John
     
  13. BignTall

    BignTall Ol'Timer

    Sadly the memory is fading fast. I believe about 4500 bht but could be wrong. They are a lot more expensive than the Thai made ones.

    Are they worth it??? For me yes. For people like Jonadda, hell no!!! Now I'm gonna miss all of his lurid slides along Samoeng loop[:D].
     
  14. Klaus

    Klaus Ol'Timer

    "Any price difference in the jap/thai version?"
    What a dumb-ass question! Can't believe I wrote that.
    4.500 baht seems a fair price for good tires, I'll get them when I'm in BKK, I want to see them first before I pay!
    Does it say on the tire "Made in Japan" or "Thailand"?
     
  15. mikerust

    mikerust Ol'Timer

    Avoid the temptation to go bigger .. my bike has a 110/70 on the front
    ALL the pundits warn about the falacy of going to the next size up in the hope of getting better grip. Shoehorning a larger tire on a rim will ruin the dynamics of the handling, especially the front.
     
  16. Klaus

    Klaus Ol'Timer

    Exactly. Somewhere I read that a wider tire doesn't have a bigger contact patch, just a different shape that changes the angle of the lean of the bike. It said that no matter how big the tire, with the same pressure and weight on it the contact patch will always be the same size. They explained it this way: take a big balloon with a one meter in diameter and a small one with a foot in diameter. With the same inside pressure and the same weight on it, the contact patch will be exactly the same. Only the small balloon will be squeezed more flat. That's physics!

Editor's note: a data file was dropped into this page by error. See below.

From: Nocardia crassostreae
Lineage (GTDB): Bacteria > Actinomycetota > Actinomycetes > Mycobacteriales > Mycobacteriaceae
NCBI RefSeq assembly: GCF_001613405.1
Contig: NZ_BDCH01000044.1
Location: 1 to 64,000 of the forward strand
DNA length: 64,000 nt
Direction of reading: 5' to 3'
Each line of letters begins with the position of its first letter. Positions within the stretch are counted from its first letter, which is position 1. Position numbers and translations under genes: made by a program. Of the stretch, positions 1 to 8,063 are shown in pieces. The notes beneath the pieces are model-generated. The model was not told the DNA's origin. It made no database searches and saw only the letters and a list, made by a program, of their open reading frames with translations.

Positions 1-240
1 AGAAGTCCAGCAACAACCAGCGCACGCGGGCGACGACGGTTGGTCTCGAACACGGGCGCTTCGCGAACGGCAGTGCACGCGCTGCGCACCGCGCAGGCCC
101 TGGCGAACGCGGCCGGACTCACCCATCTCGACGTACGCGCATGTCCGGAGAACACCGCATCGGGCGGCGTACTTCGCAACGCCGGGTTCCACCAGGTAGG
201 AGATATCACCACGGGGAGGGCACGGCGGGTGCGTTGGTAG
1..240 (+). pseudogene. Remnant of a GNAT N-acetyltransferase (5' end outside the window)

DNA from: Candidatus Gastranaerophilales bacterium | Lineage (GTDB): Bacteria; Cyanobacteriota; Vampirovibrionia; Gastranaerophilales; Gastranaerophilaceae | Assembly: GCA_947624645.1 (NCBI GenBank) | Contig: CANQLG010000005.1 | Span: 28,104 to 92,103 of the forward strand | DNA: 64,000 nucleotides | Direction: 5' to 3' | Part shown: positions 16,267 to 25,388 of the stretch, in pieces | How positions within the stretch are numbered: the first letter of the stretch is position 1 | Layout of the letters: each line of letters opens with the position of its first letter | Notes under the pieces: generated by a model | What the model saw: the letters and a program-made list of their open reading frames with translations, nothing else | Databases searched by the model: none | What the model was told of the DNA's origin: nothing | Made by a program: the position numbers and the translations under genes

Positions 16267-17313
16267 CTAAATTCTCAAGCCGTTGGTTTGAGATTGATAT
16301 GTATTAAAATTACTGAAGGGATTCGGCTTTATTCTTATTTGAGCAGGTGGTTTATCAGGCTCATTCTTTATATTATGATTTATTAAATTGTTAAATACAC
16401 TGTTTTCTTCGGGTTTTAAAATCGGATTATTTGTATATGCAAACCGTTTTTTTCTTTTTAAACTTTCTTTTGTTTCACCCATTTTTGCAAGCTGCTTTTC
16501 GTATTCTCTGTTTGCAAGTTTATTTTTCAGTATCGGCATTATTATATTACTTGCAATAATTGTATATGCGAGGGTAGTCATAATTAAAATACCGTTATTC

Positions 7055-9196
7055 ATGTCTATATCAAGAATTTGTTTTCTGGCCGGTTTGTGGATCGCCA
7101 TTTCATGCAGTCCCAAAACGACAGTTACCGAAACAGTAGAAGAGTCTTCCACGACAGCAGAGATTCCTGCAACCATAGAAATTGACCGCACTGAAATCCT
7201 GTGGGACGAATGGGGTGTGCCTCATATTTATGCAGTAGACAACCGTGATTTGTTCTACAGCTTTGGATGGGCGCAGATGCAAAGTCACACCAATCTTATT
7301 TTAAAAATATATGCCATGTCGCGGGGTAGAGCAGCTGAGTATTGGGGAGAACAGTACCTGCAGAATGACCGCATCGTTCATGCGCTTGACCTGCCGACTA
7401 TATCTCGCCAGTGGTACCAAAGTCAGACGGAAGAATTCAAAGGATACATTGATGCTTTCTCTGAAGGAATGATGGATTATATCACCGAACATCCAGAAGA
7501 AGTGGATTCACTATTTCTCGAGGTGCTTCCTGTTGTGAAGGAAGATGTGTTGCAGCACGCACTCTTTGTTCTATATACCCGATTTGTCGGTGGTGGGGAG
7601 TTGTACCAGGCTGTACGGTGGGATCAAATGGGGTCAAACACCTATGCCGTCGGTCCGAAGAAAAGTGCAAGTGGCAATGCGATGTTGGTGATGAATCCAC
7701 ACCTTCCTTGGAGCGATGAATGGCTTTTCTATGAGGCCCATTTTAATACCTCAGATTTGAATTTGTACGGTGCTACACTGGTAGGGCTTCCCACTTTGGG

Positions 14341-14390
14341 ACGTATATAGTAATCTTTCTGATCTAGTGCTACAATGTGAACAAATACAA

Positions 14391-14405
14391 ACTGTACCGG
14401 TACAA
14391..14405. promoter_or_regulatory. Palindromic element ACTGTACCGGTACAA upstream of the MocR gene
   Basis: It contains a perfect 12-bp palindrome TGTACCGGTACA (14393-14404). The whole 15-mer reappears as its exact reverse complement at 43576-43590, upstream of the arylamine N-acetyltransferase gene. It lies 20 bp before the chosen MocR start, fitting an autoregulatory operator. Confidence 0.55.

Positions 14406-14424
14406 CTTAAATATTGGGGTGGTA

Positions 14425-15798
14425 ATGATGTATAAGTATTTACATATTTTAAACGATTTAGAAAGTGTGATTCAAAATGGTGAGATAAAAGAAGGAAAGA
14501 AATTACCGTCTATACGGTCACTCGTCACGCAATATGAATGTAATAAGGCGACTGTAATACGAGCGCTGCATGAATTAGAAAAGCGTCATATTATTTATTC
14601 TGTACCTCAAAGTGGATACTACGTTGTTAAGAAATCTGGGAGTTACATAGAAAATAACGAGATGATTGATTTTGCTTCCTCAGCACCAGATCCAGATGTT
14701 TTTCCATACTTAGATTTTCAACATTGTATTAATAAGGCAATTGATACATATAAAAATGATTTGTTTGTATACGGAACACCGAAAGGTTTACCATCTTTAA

17. Klaus

    Klaus Ol'Timer

    Ooops, the rear is a 100/80 17, not a 100/90 . . .
     
  18. Klaus

    Klaus Ol'Timer

    I'm not really looking for rubber tires that are good for the race track - that seems to be the extreme opposite of the stock IRC's - I'm looking for decent all rounders that last about 10k km; after all, the bike weighs only 115kg. I don't need to brake much on the highway, just close the throttle and I'm down on speed.
    I did some research and found this guy in BKK: Mr Pairoj or Pairot, who sells THAI made Dunlops and IRC tires and even ships. But - they seem not to be any better than stock, judging by looking at the prices:
    Dunlop TT 900: 750 / 870 baht, PLUS shipping;
    IRC Gold Wing Premium NR77 - which I suspect are the stock ones, haven't checked yet - 790 / 910 baht, PLUS shipping. The local Honda dealer wants 900 / 1100 baht for the stock IRC tires.
    I sent off another email asking for JAPANESE made tires (Dunlops) and for Battleax BS39. Let's see what he comes up with.